Five African teens changing the world
Kelvin Doe recently became the youngest person EVER to be invited to MIT’s ‘Visiting Practitioner Programme’. His claim to fame? His ability to turn trash into batteries, generators and even radio transmitters. Self-taught, he has used these skills to create a community empowerment radio station, which he runs as “DJ Focus”. Despite his genius he is down to earth, humble and the sort of person we should all aspire to be. Be warned, this video is the most motivating and heart-warming I’ve ever seen, tissues will be required!
A teenage Maasai herdsman from Kenya was losing his family’s livestock to lions from the nearby Nairobi National Park. Rather than trying to kill the lions, like most in his community felt forced to do, he used incredible resourcefulness to invent a solar powered lighting system that now protects the cattle from his own and several other villages. Through providing a different way of protecting the cattle, he has also done a lot to help the lions. By safeguarding human lives, protecting livelihoods and building harmony with the natural environment, Richard shows us how little it takes to come up with solutions when we pay attention to local circumstances.
Nadege is a young Rwandan who is dramatically reducing the cost of running schools by setting up bio-digester plants. A bio-digester plant uses natural biological processes to converts food waste into energy! The plants help schools in Rwanda not only to reduce their environmental impact but also to save on heating and lighting costs by as much as 40%. This in turn makes education much more affordable and accessible to more Rwandan children. Since the inception of the project she has overseen the deployment of 15 bio-digester plants, serving more than 15000 students.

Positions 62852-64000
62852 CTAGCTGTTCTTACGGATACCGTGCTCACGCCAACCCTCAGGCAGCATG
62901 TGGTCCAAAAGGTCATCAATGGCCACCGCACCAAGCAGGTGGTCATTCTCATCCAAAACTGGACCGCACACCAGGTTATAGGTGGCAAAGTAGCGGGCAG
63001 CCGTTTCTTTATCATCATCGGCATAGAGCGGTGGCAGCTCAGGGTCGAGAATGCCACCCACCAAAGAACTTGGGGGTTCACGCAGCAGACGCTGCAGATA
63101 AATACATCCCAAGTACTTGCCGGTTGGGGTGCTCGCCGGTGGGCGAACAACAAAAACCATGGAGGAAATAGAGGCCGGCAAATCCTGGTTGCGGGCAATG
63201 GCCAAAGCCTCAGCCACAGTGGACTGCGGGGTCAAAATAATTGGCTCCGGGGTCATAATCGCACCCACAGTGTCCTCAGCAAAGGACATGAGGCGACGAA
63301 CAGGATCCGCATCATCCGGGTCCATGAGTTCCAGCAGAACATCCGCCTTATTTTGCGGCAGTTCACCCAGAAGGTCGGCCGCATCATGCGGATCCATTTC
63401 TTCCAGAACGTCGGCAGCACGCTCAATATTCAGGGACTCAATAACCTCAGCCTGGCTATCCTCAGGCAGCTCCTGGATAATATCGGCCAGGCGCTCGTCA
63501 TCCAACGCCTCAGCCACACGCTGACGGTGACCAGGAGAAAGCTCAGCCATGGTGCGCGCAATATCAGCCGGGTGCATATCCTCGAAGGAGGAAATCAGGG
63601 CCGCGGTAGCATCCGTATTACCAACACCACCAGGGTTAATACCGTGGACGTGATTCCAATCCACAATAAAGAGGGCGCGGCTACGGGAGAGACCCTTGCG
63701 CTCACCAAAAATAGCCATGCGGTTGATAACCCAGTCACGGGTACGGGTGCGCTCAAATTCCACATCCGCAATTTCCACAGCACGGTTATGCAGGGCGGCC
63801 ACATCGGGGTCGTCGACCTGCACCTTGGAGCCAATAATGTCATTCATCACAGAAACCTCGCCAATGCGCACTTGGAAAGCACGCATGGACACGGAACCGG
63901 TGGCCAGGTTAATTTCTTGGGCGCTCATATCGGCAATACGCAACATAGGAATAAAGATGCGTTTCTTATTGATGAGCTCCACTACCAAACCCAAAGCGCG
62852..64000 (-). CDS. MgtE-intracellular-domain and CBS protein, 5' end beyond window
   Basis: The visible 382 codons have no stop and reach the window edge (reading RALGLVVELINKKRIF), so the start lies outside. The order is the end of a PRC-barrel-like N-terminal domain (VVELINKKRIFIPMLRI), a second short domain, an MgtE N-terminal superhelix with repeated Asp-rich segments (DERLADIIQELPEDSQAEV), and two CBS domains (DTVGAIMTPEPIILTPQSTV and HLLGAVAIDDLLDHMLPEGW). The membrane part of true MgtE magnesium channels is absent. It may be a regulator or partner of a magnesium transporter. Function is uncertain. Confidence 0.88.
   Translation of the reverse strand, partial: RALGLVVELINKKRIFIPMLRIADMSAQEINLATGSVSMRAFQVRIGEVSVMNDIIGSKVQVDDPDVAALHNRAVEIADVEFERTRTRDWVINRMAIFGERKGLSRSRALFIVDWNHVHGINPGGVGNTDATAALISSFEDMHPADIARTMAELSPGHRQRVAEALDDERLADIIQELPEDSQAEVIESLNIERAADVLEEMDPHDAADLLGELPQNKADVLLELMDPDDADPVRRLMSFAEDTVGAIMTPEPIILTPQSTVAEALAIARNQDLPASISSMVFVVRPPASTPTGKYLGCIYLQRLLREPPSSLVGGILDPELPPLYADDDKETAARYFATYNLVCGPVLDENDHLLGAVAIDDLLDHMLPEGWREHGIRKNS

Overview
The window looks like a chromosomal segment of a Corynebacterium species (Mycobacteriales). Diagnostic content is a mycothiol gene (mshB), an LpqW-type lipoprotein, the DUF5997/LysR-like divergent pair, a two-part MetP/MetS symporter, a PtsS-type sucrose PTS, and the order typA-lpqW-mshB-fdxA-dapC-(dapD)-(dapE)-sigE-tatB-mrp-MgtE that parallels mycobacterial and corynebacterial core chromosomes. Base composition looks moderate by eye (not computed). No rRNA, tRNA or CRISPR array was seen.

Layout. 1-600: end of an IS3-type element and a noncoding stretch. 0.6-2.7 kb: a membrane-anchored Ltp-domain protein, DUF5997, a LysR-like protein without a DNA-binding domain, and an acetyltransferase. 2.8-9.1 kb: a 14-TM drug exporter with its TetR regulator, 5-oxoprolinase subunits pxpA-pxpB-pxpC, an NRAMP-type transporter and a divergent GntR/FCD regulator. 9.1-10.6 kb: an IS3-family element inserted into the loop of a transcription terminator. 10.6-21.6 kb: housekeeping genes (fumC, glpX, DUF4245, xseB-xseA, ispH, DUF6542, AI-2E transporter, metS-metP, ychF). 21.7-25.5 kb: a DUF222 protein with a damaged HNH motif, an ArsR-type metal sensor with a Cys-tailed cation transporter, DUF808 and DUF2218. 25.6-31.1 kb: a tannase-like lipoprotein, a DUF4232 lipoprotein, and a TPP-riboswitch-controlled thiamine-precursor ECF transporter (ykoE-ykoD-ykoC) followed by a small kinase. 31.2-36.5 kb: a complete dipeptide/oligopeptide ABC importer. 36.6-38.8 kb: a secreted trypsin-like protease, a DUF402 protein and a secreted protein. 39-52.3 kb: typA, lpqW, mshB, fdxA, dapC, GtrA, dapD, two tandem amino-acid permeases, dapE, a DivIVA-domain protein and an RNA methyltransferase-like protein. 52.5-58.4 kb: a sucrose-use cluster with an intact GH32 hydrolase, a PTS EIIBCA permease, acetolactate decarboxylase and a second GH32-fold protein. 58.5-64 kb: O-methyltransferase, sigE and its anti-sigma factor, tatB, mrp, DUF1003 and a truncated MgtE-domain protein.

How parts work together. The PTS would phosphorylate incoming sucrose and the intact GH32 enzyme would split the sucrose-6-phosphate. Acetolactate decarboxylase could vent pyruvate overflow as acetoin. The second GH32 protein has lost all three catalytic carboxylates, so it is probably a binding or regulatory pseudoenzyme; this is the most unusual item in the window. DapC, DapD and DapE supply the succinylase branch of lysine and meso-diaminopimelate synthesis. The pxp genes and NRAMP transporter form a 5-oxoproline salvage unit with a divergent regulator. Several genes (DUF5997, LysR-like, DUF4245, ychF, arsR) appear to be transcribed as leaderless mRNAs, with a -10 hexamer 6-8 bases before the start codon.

This young South African is no stranger to invention, and when in Grade 9 (12 years old) he even invented his own bio-fuel! The invention featured is called Dry-Bath and is a way to properly cleanse your body without using any water. Ludwick says he specifically invented this for the millions of people across the world who don’t have enough access to clean water, and so help with the prevention of diseases such as Trachoma. Beyond this though, he sees this particular invention as a way to save water, protecting and preserving this scarce resource.
Laetitia founded and steered to success the Women’s Rabbit Association of Kenya. After a volunteer teaching stint she realised that the biggest impediment to quality education was a lack of funds at home, which impacted on the schools’ resources and even affected their ability to provide uniforms and stationery. She decided she needed to start an income generating project and decided on rabbit breeding! Watch this to find out why she chose rabbits, as well as how 15 families have been transformed by this one inspiring individual.
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